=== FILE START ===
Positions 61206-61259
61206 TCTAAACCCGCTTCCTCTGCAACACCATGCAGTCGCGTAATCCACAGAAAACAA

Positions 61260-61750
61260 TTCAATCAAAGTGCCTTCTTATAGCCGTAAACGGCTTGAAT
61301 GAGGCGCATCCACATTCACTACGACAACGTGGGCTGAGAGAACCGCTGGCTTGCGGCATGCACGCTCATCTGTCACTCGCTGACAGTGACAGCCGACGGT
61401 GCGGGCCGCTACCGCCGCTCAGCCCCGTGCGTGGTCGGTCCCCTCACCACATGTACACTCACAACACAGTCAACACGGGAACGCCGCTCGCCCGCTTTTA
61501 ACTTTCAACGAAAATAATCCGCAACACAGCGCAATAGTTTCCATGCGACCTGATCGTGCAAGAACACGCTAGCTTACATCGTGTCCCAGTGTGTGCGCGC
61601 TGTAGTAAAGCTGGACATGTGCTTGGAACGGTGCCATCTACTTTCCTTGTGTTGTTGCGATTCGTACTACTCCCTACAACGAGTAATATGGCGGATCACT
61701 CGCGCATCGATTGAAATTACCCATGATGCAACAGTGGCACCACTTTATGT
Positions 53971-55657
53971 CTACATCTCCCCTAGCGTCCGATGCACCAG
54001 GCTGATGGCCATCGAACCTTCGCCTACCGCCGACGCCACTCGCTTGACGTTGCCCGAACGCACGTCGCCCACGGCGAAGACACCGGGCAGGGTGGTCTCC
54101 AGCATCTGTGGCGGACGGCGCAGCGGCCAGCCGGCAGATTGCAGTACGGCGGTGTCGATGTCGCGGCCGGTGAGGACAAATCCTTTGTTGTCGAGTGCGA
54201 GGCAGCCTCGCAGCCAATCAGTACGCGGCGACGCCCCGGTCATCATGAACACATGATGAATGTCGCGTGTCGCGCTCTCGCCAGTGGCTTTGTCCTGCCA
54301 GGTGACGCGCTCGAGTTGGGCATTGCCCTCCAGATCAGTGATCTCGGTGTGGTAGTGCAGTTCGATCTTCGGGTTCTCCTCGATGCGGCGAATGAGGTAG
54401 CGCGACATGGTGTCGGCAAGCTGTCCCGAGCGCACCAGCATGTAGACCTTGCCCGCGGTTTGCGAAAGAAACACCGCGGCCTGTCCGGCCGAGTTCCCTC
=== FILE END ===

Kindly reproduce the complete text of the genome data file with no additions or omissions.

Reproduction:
Positions 61206-61259
61206 TCTAAACCCGCTTCCTCTGCAACACCATGCAGTCGCGTAATCCACAGAAAACAA

Positions 61260-61750
61260 TTCAATCAAAGTGCCTTCTTATAGCCGTAAACGGCTTGAAT
61301 GAGGCGCATCCACATTCACTACGACAACGTGGGCTGAGAGAACCGCTGGCTTGCGGCATGCACGCTCATCTGTCACTCGCTGACAGTGACAGCCGACGGT
61401 GCGGGCCGCTACCGCCGCTCAGCCCCGTGCGTGGTCGGTCCCCTCACCACATGTACACTCACAACACAGTCAACACGGGAACGCCGCTCGCCCGCTTTTA
61501 ACTTTCAACGAAAATAATCCGCAACACAGCGCAATAGTTTCCATGCGACCTGATCGTGCAAGAACACGCTAGCTTACATCGTGTCCCAGTGTGTGCGCGC
61601 TGTAGTAAAGCTGGACATGTGCTTGGAACGGTGCCATCTACTTTCCTTGTGTTGTTGCGATTCGTACTACTCCCTACAACGAGTAATATGGCGGATCACT
61701 CGCGCATCGATTGAAATTACCCATGATGCAACAGTGGCACCACTTTATGT
Positions 53971-55657
53971 CTACATCTCCCCTAGCGTCCGATGCACCAG
54001 GCTGATGGCCATCGAACCTTCGCCTACCGCCGACGCCACTCGCTTGACGTTGCCCGAACGCACGTCGCCCACGGCGAAGACACCGGGCAGGGTGGTCTCC
54101 AGCATCTGTGGCGGACGGCGCAGCGGCCAGCCGGCAGATTGCAGTACGGCGGTGTCGATGTCGCGGCCGGTGAGGACAAATCCTTTGTTGTCGAGTGCGA
54201 GGCAGCCTCGCAGCCAATCAGTACGCGGCGACGCCCCGGTCATCATGAACACATGATGAATGTCGCGTGTCGCGCTCTCGCCAGTGGCTTTGTCCTGCCA
54301 GGTGACGCGCTCGAGTTGGGCATTGCCCTCCAGATCAGTGATCTCGGTGTGGTAGTGCAGTTCGATCTTCGGGTTCTCCTCGATGCGGCGAATGAGGTAG
54401 CGCGACATGGTGTCGGCAAGCTGTCCCGAGCGCACCAGCATGTAGACCTTGCCCGCGGTTTGCGAAAGAAACACCGCGGCCTGTCCGGCCGAGTTCCCTC